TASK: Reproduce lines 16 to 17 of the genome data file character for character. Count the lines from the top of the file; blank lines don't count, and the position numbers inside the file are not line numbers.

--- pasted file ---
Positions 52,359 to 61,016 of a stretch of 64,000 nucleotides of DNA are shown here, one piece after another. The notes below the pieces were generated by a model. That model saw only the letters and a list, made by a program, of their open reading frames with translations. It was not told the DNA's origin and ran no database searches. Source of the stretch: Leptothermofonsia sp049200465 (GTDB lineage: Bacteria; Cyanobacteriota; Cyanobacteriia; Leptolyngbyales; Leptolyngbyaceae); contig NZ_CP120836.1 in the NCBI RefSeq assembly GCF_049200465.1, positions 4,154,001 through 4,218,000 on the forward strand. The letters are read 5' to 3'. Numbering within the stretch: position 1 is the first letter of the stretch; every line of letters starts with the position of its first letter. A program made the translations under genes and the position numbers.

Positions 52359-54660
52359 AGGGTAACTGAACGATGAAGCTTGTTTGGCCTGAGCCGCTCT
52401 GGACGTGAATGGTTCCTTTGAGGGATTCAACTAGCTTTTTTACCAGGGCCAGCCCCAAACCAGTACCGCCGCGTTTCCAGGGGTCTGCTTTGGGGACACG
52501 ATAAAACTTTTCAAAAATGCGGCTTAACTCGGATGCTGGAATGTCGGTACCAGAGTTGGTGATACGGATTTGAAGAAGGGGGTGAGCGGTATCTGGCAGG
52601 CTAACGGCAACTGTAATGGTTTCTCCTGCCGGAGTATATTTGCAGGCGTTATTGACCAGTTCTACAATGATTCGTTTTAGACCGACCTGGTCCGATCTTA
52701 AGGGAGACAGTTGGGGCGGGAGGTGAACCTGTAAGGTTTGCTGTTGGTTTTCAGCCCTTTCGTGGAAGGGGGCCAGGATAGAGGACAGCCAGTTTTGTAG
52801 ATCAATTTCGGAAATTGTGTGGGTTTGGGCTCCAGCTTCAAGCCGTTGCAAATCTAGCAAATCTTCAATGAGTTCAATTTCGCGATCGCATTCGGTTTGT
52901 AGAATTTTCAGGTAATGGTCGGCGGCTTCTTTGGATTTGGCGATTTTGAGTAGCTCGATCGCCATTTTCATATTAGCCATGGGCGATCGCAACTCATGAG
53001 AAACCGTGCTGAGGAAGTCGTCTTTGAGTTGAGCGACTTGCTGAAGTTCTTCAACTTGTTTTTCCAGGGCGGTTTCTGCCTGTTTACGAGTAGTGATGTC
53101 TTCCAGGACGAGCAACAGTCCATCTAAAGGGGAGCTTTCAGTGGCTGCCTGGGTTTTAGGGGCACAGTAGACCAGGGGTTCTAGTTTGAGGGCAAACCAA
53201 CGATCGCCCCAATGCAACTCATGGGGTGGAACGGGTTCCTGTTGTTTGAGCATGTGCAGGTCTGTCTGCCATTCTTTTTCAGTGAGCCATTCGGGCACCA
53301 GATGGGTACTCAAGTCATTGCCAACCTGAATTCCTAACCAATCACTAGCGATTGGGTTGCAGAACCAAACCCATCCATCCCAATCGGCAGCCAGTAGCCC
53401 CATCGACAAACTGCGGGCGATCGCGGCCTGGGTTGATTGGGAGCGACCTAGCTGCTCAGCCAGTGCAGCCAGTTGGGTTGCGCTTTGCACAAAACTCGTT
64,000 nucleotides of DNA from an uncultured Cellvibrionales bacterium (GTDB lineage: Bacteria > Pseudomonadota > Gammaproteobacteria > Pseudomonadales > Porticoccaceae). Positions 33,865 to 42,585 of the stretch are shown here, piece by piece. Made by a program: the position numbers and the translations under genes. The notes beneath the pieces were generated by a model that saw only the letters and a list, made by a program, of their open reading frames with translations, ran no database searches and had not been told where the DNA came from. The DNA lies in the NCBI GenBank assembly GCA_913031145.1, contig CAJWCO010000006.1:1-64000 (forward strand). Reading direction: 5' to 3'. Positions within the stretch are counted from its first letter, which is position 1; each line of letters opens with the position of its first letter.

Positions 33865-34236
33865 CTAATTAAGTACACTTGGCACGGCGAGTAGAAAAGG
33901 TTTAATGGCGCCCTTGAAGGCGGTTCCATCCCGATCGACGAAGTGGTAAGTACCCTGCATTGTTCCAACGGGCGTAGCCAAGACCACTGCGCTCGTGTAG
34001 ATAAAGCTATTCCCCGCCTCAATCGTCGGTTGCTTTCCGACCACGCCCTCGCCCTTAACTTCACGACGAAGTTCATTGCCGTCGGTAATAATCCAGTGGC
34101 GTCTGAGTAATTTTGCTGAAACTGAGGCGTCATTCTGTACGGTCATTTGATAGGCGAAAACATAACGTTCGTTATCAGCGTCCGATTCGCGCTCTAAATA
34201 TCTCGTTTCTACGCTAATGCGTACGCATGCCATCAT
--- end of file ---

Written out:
Positions 33865-34236
33865 CTAATTAAGTACACTTGGCACGGCGAGTAGAAAAGG